Work Header

You Don't Know How Much You Love Something Until You've Lost It

Work Text:

Urie didn’t like to admit it, but Shirazu was concerning him lately. Whenever the worries would surface, he would push them back down and think of his career. He had to focus on getting promoted. This squad was inefficient, and he didn’t want to be working with them longer than he had to. Saiko was a NEET, Mutsuki was a coward, and Shirazu…. well, Shirazu was pretty good. Though he was unreliable. Recently he had become too caught up in emotions. Actually…. He had always been this way. His entire reason for working was to earn money for his sister’s operation; his emotional connection to her was his motivator. Shirazu had never done anything without being emotionally connected to it. His empathy during Nutcracker’s death had rendered him a useless team member. Despite all of this, Shirazu was dependable in some ways. Urie could always count on him to be following him on dangerous missions, he always knew when everyone’s birthday was, he always had everyone’s best interest at heart. Shirazu was simple, sure; he didn’t think logically even half the time. His thoughts were less words and more feelings. Shirazu was empathetic, he could easily pick up on others’ moods and knew when to be quiet… most of the time. He liked picking fights with Urie, and always had to have the last word. But Urie couldn’t bother thinking about this now, he had to be ready for the mission tomorrow. He tucked these thoughts of Shirazu away and settled down onto the bench of the bench press, turning his music up.

The battle strategy was prepared beforehand. It was the usual setup: Shirazu was to stay in the background and use long-range attacks; Saiko was to keep to his shadow while charging up a special attack. Mutsuki and Urie would be on the front line, using close-range attacks and covering the others’ weak spots.

It had not taken long for the battle to commence. This ghoul was an S-rate, albeit not much of one. Current information pointed to them being a lone ghoul, unaffiliated with any top organizations. Still very powerful, they had been getting into altercations over territory with the larger organizations and causing unrest for everyone, human and ghoul alike. They had to be exterminated to keep the larger organizations at bay until they too could be vanquished. Known as the Renegade ghoul, they had finessed their use of their bikaku and had acquired a terrifying accuracy. They were needle-like, Urie was looking at them now. He made a mental note of the two main protrusions erupting from the small of their back. The kagune were thin, and could probably be broken easily, but on the other side of the coin they could probably regenerate just as easily. The Quinx needed to find a way to get around this.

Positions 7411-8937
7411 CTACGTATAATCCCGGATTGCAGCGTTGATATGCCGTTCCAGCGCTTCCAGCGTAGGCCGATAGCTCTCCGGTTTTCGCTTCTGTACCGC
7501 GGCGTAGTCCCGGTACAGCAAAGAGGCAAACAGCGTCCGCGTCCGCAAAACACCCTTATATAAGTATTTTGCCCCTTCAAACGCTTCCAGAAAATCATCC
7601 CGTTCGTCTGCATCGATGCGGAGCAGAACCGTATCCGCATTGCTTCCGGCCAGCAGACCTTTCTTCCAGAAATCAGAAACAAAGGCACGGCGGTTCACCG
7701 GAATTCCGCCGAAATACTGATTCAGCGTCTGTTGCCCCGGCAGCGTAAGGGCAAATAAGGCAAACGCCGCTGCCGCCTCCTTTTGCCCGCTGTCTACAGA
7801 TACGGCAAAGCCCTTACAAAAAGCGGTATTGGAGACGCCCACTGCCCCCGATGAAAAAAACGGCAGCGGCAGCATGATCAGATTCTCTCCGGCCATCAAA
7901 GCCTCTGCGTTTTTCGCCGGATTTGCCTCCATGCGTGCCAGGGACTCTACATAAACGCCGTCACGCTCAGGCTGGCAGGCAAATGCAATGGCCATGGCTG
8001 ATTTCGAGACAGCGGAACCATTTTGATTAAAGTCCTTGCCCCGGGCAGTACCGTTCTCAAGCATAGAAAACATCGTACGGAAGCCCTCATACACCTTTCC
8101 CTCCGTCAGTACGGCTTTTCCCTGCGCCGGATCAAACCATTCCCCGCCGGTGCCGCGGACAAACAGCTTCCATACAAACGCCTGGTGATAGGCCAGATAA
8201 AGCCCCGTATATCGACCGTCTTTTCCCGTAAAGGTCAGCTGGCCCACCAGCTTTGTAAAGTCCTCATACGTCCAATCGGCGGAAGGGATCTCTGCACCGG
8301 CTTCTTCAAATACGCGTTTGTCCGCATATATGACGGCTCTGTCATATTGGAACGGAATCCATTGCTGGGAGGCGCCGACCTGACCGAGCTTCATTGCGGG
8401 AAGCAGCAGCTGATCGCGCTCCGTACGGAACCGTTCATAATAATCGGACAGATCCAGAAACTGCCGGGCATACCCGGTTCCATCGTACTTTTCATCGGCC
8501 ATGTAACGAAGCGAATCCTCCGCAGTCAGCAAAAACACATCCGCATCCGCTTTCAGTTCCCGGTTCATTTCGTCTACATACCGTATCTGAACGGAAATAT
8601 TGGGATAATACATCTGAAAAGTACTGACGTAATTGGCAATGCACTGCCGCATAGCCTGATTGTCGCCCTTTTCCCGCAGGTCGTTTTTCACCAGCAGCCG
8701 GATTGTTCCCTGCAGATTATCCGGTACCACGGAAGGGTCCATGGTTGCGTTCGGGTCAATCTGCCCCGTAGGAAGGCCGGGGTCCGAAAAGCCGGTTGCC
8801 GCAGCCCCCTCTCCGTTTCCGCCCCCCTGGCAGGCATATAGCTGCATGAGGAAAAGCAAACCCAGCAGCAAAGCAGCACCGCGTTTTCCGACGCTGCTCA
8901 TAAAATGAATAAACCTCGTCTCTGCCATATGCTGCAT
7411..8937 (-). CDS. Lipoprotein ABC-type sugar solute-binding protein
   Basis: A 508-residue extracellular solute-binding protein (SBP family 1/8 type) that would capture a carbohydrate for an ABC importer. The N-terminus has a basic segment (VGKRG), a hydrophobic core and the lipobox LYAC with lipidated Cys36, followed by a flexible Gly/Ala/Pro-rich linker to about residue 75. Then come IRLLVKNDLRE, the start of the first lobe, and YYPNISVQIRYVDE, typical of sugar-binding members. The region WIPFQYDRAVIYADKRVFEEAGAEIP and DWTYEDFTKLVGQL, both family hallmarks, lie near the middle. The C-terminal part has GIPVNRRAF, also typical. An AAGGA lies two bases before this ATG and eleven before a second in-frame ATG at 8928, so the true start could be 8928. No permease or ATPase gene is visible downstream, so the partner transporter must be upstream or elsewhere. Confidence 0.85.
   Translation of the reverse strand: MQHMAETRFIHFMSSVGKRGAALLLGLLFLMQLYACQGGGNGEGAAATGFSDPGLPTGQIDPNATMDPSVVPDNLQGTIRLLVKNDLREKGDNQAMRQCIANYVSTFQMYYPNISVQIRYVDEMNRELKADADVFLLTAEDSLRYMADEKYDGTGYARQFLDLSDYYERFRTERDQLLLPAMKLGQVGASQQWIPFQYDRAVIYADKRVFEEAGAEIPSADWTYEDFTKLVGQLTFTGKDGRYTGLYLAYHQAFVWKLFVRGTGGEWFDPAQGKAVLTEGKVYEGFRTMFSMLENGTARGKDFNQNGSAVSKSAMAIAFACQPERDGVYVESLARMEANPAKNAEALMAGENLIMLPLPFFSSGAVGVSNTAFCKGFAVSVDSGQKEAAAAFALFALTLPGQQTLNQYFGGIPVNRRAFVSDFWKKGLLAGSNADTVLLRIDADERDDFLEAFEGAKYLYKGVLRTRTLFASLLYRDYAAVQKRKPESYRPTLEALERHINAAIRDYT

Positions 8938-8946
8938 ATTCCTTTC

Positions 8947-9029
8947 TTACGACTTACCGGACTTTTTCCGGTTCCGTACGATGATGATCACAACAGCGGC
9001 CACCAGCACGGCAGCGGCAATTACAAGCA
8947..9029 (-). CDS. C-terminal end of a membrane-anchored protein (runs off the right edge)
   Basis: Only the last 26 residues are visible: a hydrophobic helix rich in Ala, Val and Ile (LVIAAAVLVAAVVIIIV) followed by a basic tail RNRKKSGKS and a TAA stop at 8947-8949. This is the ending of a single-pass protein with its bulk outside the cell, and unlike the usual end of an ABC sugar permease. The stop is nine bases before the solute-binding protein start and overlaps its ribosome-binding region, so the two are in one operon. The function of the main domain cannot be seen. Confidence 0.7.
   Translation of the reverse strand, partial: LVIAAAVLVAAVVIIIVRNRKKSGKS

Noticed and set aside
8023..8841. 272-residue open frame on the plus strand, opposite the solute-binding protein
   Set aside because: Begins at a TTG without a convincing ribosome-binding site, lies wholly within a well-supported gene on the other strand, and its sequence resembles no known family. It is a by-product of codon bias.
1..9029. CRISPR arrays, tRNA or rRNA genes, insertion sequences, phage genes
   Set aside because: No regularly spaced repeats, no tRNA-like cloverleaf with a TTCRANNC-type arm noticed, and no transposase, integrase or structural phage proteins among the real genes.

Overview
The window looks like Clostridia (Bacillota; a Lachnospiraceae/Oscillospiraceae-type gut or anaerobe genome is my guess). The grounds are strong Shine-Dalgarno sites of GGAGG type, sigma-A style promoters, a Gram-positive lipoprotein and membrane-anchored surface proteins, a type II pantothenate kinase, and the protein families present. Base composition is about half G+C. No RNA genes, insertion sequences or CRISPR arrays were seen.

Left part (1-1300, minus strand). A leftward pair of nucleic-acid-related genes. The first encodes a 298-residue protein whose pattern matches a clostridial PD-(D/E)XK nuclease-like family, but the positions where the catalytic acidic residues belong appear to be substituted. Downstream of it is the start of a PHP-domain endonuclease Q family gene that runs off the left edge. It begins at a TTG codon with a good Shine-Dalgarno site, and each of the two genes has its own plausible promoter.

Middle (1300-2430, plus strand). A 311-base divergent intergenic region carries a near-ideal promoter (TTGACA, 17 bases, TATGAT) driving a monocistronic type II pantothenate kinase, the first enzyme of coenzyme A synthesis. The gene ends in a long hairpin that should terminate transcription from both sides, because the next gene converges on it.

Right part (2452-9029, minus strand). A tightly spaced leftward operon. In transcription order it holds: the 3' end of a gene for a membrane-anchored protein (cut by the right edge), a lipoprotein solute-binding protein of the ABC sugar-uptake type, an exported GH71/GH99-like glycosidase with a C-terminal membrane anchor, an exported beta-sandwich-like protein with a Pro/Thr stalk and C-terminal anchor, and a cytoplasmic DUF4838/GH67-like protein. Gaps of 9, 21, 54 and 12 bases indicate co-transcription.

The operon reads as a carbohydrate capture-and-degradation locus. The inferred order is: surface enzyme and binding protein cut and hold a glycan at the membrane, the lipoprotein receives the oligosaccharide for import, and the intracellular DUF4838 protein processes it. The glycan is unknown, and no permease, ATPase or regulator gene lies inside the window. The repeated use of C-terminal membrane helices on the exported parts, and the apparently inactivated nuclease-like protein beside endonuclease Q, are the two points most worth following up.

“Shirazu! (Stop messing around.)” Urie called, causing the taller man to snap his head towards his direction. “How is Saiko?”

We will need to destroy all of their kagune at once and take advantage of the short time it takes for all of it to regenerate, Urie thought. Unless we want to wear down the number of their RC cells until they don’t have enough to regenerate their kagune.  But I don’t want to be here for very long. I want to have time to finish that painting today.

Shirazu turned back towards Urie after confirming with Saiko: “10 seconds!” he shouted in response.

“Mutsuki!” he barked, catching a quick glance from him in an effort to let him know Mutsuki was listening. “Get to your position!”

Mutsuki grunted as if to answer, and ran towards the other end of the room. Saiko now had a clear shot at the target. Within seconds, the ghoul was bombarded with extensions of her kagune. Their kagune were splintered into still thinner pieces until they were nonexistent. Mutsuki and Urie move in laterally, hoping to corner the ghoul and attack in their moment of weakness, but they couldn’t attack them enough, not fast enough. They simultaneously dropped to the floor in order to avoid the onslaught of spines now spewing from the ghoul’s kagune.

Damn it. Urie cursed to himself. He used his kagune as a small shield over his face and scanned the area. Saiko was nowhere to be seen, Shirazu was missing as well (typical.), and Mutsuki was curled into a ball on the opposite side of the room, quivering. He seemed to be using himself as a shield for himself: he was covering his neck with his hands, tucking his head in between his knees, and facing away from the source of the attack. He was taking the brunt of the offense with his back, needle-like clusters of RC cells pricking out of the arch in his spine.